Comparing various multi-component global heliosphere models
Department of Physics and Astronomy, Dartmouth College, Hanover NH 03755, USA e-mail: firstname.lastname@example.org
2 Institute of Geophysics and Planetary Physics, University of California, Riverside CA 92521, USA e-mail: email@example.com; firstname.lastname@example.org
3 Lomonosow Moscow State University, Department of Mechanics and Mathematics & Institute of Mechanics, Moscow 119899, Russia e-mail: email@example.com
4 Institute for Problems in Mechanics, Russian Academy of Sciences, Moscow 119526, Russia
5 Ruhr-Universität Bochum, Institut für Theoretische Physik IV: Weltraum- und Astrophysik, 44780 Bochum, Germany e-mail: firstname.lastname@example.org
6 Argelander Institute for Astronomy, Dept. of Astrophysics, University of Bonn, Auf dem Hügel 71, 53121 Bonn, Germany e-mail: email@example.com
Accepted: 31 March 2008
Context. Modeling of the global heliosphere seeks to investigate the interaction of the solar wind with the partially ionized local interstellar medium. Models that treat neutral hydrogen self-consistently and in great detail, together with the plasma, but that neglect magnetic fields, constitute a sub-category within global heliospheric models.
Aims. There are several different modeling strategies used for this sub-category in the literature. Differences and commonalities in the modeling results from different strategies are pointed out.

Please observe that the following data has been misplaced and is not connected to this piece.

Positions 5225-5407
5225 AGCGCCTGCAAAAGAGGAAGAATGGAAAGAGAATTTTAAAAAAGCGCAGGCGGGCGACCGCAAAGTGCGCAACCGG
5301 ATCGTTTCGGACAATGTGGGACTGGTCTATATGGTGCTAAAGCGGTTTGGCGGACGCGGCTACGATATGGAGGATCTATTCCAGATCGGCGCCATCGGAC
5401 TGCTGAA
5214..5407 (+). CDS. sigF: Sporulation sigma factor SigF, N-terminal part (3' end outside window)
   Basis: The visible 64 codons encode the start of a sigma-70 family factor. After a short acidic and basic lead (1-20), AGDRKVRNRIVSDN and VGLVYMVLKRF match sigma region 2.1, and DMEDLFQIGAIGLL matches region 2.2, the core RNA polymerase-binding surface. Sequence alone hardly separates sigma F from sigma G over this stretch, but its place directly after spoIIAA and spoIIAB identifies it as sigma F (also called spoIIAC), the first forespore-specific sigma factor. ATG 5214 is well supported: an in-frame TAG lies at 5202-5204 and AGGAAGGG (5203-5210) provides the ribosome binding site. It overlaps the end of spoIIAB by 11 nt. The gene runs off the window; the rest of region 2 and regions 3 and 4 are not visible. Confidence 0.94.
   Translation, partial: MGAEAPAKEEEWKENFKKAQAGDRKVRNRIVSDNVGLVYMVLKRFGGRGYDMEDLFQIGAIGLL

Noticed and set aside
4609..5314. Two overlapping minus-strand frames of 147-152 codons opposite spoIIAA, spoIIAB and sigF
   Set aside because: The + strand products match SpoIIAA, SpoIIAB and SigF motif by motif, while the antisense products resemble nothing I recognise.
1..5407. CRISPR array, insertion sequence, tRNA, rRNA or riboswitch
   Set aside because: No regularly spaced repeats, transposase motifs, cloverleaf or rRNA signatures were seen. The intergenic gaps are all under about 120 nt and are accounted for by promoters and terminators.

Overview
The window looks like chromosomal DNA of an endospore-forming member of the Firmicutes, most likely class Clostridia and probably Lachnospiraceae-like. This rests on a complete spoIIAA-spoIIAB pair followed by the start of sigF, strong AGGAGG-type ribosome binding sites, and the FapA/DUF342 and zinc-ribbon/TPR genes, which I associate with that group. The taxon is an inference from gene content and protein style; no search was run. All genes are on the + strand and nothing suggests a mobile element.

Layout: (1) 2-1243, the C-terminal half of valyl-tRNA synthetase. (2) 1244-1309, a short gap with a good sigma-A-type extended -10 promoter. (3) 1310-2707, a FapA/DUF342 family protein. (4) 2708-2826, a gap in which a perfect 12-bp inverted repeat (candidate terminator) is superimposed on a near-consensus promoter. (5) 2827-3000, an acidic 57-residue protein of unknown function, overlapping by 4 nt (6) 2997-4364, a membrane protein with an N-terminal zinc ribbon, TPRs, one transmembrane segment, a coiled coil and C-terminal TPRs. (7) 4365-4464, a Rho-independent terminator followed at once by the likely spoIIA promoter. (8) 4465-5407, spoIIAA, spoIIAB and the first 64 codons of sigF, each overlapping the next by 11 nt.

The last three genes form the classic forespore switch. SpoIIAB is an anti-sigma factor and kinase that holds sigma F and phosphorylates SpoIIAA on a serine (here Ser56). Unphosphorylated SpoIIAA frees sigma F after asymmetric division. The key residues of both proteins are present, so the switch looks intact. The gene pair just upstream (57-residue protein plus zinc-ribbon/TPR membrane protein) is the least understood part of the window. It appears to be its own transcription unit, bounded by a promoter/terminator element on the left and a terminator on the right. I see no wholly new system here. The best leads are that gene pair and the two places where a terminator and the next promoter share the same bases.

Methods. Plasma-only models and fully self-consistent models from four research groups, for which the neutral species is modeled with either one, three, or four fluids, or else kinetically, are run with the same boundary parameters and equations. They are compared to each other with respect to the locations of key heliospheric boundary locations and with respect to the neutral hydrogen content throughout the heliosphere.
Results. In many respects, the models' predictions are similar. In particular, the locations of the termination shock agree to within 7% in the nose direction and to within 14% in the downwind direction. The nose locations of the heliopause agree to within 5%. The filtration of neutral hydrogen from the interstellar medium into the inner heliosphere, however, is model dependent, as are other neutral results including the hydrogen wall. These differences are closely linked to the strength of the interstellar bow shock. The comparison also underlines that it is critical to include neutral hydrogen into global heliospheric models.
Key words: solar wind / hydrodynamics / plasmas / shock waves / methods: numerical / ISM: atoms
© ESO, 2008